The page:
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Fast food outlets planning strike for wage increase to $15

Some of the fast food industry will be participating in a one-day strike this Thursday in hopes of raising their wages to $15 an hour.
Some of the fast food industry will be participating in a one-day strike this Thursday in hopes of raising their wages to $15 an hour.
Elaine Thompson, Associated Press

Fast food workers in 100 cities are saying no to their current pay checks and are participating in a nationwide strike to facilitate higher wages, the New York Times is reporting.

"Seeking to increase pressure on McDonald’s, Wendy’s and other fast food restaurants, organizers of a movement demanding a $15-an-hour wage for fast-food workers say they will sponsor one-day strikes in 100 cities on Thursday and protest activities in 100 additional cities," according to the New York Times.

USA Today reported that this week's efforts mark the largest this campaign has embarked on since the fight for higher pay began nearly one year ago.

The protest, spurred on by labor unions, Democrats and other groups seeking to raise low wages, originally began to "call attention to the difficulties of living on the federal minimum wage of $7.25 an hour, or about $15,000 a year," according to USA Today.

New to the protest, reports the New York Times, are cities like Charleston, S.C., Pittsburgh and Providence, R.I., that is indicative of the growth the movement has seen since the initial stunt in November 2012 when 200 fast-food employees walked off the job for a one-day strike in more than 20 restaurants around New York City.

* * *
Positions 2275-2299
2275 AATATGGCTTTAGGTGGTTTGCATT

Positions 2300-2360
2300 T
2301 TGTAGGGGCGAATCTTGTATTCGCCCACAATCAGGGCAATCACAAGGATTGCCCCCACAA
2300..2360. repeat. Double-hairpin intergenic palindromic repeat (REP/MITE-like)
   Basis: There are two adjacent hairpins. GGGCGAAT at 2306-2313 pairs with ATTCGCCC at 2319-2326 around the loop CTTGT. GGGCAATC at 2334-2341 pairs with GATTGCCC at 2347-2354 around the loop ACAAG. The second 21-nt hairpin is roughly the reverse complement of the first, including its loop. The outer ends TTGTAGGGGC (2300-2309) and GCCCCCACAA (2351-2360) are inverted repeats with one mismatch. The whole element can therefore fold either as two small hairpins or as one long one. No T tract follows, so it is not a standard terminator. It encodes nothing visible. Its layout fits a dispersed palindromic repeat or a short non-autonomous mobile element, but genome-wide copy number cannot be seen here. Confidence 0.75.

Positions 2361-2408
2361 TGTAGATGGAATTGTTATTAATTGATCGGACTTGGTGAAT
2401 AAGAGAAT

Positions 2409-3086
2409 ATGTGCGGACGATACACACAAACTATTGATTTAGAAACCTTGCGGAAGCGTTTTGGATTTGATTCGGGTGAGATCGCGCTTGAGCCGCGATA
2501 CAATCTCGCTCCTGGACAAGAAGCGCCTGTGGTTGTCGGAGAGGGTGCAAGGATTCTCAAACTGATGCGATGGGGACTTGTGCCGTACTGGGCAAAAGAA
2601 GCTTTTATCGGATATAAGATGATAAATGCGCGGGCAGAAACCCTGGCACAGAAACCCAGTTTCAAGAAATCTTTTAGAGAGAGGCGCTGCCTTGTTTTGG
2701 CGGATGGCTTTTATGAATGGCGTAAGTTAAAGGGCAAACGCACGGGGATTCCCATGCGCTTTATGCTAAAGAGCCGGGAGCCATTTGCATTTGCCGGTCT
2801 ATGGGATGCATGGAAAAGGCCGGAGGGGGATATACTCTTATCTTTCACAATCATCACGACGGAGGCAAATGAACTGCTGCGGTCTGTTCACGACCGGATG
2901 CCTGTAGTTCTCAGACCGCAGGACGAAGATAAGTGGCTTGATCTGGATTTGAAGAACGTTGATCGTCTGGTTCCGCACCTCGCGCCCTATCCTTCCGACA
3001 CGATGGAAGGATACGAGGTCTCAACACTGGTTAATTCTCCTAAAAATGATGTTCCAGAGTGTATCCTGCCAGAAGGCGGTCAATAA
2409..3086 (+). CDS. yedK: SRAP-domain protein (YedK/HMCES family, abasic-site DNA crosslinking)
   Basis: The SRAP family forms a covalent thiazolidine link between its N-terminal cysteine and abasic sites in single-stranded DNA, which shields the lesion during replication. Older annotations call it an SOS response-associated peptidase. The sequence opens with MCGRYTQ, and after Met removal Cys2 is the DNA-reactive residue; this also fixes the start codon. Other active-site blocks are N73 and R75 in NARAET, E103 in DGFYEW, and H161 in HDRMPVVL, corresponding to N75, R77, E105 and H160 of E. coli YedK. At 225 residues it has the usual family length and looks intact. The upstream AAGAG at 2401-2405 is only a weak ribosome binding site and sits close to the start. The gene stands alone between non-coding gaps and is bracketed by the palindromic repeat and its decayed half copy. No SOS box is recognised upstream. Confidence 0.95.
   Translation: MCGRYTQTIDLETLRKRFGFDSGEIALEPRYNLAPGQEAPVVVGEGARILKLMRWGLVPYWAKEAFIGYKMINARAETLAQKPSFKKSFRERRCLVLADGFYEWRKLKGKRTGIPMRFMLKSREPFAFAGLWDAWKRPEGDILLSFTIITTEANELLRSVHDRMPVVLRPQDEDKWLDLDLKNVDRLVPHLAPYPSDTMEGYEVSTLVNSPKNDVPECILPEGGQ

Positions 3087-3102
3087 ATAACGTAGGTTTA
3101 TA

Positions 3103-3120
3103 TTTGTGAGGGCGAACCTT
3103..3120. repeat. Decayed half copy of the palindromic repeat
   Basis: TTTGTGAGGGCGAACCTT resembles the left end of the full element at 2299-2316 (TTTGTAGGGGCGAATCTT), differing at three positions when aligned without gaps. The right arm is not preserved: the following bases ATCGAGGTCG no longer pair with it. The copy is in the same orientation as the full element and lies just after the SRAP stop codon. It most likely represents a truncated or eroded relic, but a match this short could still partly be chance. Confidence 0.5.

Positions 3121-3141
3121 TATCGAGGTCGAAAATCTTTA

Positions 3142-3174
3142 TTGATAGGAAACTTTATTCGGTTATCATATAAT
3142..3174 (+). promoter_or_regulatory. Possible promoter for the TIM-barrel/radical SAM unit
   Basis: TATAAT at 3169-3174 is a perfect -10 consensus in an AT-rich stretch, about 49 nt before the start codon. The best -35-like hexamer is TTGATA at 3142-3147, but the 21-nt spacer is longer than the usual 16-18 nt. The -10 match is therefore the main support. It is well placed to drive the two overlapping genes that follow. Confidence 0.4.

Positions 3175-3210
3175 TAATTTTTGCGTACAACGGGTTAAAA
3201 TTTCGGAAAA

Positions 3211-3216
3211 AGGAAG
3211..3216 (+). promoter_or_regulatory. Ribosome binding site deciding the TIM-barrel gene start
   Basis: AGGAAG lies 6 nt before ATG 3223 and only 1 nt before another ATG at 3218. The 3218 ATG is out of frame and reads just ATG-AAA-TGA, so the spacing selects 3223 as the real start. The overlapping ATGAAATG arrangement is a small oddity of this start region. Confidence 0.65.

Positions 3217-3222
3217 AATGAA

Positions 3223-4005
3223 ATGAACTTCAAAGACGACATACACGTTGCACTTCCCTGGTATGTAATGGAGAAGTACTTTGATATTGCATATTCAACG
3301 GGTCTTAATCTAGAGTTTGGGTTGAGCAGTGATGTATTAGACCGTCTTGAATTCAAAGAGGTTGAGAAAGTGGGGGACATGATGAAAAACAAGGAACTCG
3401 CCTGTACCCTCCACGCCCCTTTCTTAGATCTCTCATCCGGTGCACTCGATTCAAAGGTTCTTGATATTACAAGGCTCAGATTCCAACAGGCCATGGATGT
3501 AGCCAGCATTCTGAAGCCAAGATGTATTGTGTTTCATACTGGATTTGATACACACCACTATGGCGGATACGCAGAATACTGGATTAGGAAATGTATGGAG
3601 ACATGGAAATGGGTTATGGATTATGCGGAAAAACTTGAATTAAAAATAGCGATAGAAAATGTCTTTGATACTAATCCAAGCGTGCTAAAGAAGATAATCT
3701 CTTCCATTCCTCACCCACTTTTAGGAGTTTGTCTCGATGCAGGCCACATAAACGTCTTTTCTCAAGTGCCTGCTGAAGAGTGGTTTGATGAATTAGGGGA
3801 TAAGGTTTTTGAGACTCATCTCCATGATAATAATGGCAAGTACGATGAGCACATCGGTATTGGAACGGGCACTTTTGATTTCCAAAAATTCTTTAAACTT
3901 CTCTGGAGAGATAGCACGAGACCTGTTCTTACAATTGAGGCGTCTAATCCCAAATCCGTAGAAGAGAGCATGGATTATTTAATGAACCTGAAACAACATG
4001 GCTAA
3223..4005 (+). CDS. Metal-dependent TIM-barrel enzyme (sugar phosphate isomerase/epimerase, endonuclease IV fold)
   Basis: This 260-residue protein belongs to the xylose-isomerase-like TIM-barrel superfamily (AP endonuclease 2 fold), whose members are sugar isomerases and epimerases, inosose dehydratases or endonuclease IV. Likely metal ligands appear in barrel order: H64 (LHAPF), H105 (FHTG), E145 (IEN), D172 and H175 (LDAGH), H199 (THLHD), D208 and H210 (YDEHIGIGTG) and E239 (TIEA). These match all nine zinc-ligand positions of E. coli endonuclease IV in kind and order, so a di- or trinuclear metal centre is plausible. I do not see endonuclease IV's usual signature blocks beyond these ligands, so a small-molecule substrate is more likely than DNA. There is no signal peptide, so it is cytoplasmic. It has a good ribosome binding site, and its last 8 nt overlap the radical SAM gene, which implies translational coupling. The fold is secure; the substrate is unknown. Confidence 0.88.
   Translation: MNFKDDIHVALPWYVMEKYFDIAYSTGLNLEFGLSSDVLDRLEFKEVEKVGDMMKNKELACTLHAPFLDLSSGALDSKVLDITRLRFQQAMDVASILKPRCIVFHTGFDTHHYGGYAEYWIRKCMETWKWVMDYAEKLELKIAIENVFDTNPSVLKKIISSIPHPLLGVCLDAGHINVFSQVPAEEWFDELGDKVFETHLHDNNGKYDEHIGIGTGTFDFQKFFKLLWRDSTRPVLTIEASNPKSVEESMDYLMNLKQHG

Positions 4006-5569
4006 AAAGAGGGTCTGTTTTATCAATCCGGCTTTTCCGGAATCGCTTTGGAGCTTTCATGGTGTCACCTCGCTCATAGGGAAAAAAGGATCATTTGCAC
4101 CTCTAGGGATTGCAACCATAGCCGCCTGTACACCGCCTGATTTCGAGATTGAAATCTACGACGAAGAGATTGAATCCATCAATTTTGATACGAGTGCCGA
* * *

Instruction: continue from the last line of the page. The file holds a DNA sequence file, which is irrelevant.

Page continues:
“There’s been pretty huge growth in one year,” said Kendall Fells, one of the movement’s main organizers told the New York Times. “People understand that a one-day strike is not going to get them there. They understand that this needs to continue to grow.”

But for now, the effectiveness of the movement is yet to be determined.

"It's not clear how large the turnout will be at any given location, or whether the walkouts will be enough to disrupt operations. Similar actions this summer had varying results, with some restaurants unable to serve customers and others seemingly unaffected," USA Today reports.

And though Fells, who also spoke to USA Today, is saying he knows the battle won't be won overnight, there are still many obstacles to overcome.

"Organizers face an uphill battle in reshaping an industry that competes aggressively on low prices, a practice that has intensified as companies including McDonald's Corp., Burger King Worldwide Inc. and Yum Brands Inc. face growing competition and slow growth in the weak economy," according to the article.


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